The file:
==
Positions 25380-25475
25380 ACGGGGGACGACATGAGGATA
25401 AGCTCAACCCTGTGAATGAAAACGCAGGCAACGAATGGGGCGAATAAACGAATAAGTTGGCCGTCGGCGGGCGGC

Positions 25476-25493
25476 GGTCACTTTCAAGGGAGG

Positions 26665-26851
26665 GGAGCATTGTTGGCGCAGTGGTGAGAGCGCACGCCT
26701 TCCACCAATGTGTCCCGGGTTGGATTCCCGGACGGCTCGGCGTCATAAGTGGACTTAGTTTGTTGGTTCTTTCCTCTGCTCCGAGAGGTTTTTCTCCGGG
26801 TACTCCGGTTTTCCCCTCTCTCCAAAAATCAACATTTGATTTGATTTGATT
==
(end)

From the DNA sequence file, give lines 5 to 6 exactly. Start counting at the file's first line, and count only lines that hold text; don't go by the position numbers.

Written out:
25476 GGTCACTTTCAAGGGAGG

Positions 26665-26851